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Thread: Windmaker's sketchbook (updated 01.03.08 - mostly lifedrawings)

  1. #1
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    Windmaker's sketchbook (updated 01.03.08 - mostly lifedrawings)

    Hello everyone. My name is Yuriy, I'm 21 and I'm currently studying Applied mathematics, third year at the Technical University here in Sofia, Bulgaria. And I've also been drawing for as long as I can remember. I've never in my life attended a drawing course. I always thought they were boring and... why would I wanna draw teapots and old people when I can draw aliens and monsters?! I mean... who would? Now I'm beggining to see the disadvantages of not being able to draw teapots and old people. Still not going to any courses though. They're a bit pricy.But maybe with a little luck I'll be able to attend a live drawing course soon.

    I decided to try and learn proper anatomy so I've started drawing skulls from reference. Only problem is, that with my current tempo I'll move on to the whole skeleton and then the muscles in aboout... twenty years. So yeah... I' m doomed. Or not, if I manage to become the ultimate master of time management! Still working on that though...

    So here are the drawings. First one is my avatar, so it can appear on the fancy thumbnail. Next are some skull studies. Then come some face sketches. And then, there are some dwarves I've drawn during lectures in the university (so much for partial differential equations...). And finally there's a model of a dwarf I've done looong looong ago. And the beginings of the texture. And even more finally- there's a bunch of little devils I like to draw when bored. And GIR from "Invader Zim". That's all for now. Hope you'll enjoy Critique is welcome.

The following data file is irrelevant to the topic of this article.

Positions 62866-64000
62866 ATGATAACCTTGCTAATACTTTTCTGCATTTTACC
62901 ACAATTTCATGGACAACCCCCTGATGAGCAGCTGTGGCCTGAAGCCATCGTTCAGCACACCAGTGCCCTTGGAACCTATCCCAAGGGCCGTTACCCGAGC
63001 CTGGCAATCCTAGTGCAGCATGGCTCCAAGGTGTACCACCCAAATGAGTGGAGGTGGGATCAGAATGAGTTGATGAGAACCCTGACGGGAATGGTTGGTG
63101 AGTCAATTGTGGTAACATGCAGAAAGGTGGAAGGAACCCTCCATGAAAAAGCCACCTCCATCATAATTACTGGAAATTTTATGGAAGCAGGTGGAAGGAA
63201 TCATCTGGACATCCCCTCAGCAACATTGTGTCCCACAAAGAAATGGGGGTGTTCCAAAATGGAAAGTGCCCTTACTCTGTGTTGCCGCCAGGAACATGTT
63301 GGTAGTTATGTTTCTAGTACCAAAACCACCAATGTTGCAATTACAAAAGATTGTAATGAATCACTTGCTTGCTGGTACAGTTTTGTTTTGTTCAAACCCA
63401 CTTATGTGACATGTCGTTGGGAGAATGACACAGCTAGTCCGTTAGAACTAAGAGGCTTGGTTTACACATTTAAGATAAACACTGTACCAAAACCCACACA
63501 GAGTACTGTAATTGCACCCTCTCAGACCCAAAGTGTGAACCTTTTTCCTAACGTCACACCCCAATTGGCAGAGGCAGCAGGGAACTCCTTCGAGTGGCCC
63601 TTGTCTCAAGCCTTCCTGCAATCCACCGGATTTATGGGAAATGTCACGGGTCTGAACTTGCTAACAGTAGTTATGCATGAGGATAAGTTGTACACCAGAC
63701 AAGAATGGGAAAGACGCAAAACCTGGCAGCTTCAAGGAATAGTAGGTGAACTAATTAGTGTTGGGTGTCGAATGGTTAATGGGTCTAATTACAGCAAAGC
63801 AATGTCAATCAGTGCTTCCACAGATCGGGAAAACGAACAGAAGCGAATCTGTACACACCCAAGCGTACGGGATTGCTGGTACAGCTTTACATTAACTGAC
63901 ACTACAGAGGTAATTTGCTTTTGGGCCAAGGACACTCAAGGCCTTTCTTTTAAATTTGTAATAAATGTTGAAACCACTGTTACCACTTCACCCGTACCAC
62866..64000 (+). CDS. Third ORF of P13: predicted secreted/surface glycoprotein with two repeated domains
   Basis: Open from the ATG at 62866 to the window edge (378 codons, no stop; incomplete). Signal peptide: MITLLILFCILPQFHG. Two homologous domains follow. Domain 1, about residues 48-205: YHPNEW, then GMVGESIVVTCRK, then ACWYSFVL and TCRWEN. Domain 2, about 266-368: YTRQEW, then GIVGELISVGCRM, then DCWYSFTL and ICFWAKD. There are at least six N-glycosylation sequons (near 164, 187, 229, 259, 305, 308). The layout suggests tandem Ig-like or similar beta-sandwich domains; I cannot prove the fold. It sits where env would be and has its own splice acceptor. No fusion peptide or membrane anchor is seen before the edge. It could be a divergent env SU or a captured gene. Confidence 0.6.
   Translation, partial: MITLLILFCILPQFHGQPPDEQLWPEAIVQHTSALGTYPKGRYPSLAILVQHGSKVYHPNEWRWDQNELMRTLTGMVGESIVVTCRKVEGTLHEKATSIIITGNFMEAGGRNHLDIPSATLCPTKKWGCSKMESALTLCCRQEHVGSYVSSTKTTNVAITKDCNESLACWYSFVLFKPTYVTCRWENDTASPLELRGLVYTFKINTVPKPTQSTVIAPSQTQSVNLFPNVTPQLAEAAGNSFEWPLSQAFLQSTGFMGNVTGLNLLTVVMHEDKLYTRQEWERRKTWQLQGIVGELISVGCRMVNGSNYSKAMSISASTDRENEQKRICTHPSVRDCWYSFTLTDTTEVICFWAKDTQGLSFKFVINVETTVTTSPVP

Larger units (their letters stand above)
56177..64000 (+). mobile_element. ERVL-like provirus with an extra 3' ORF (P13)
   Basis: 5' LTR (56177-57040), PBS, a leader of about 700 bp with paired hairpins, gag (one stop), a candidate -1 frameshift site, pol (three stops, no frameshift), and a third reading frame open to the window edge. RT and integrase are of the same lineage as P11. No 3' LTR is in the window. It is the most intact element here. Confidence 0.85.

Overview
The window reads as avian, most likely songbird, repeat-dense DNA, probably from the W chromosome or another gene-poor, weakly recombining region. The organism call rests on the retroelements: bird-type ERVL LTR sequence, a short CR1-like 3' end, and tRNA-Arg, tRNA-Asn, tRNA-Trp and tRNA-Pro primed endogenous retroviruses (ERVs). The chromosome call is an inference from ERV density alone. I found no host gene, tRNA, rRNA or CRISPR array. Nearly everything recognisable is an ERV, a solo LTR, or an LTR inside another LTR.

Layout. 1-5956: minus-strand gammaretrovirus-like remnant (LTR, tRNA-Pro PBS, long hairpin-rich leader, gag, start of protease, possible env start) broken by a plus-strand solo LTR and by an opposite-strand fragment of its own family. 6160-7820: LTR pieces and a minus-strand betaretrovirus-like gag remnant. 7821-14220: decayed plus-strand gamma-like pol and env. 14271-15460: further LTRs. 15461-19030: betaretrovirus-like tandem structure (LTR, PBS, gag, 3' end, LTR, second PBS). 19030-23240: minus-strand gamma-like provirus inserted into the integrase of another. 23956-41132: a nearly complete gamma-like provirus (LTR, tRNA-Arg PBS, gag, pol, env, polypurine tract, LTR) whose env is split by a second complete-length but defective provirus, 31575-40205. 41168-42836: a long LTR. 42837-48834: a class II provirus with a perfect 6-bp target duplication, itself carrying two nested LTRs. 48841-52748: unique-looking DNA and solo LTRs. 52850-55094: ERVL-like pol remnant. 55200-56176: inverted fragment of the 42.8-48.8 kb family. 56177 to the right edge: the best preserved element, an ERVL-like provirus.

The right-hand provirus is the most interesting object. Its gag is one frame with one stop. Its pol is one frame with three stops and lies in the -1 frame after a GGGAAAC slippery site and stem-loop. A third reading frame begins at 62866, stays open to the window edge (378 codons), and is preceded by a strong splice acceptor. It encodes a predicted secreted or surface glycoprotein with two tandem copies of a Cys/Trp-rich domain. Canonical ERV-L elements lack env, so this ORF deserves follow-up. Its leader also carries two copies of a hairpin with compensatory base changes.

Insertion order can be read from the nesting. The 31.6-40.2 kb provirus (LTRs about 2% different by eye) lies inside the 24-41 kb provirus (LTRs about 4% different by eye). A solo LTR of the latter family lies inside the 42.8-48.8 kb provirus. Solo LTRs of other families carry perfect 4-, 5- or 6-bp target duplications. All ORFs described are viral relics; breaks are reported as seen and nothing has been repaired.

Last edited by Windmaker; March 1st, 2008 at 07:52 PM.
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  3. #2
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    Let's try that again

    Hello, to you all
    It finally came to me that it isn't real smart to try and get all good before showing your stuff, sooo... I decided to show my stuff before I've gotten real good. So that I may get real good. Or at least write alot.
    First off are some bone studies I did in the last two or three months. Next is a page of hand studies. Some are done while looking at my own hand, and others are done from imagination trying to understand the construction of the hand. It gets more fun when you actually start thinking about the bones underneath all that skin and muscles. Some of the hands are scary.
    Next are a few pencil sketches I've done while at breaks at work (I try to get as many breaks as I can... 'cause I am lazy).
    And next are some digital pieces I've done in the last week.
    I'm really happy about having started work (although not as an artist, but as a game designer), because now I can bug all the artists around me for advice. And since they're all good and helpful- they give me advices. Yay!

    And in the next post is a tutorial and two pictures showing my workflow when painting digitally. I hope somebody finds them useful
    When in doubt, run and shout.

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    Tutorial and process...es

    I've used Photoshop with two brushes and an Intuos3 A5 tablet.
    For the initial line sketch I used a regular hard-edged round brush with pressure set to control the size of the brush. I've worked with a 100% opacity at this stage.
    After this is somewhat representative of the image I have in mind I take my painting brush which has the shape of a irregular coffin, pressure controls the opacity and flow. When needed I change the brush size manually with the "[" and "]" keys.
    I tend to work at 100% opacity (although the pen pressure still changes it) while blocking in the first values. I set a 75% gray background to draw on so I may put in both darks and lights in the image.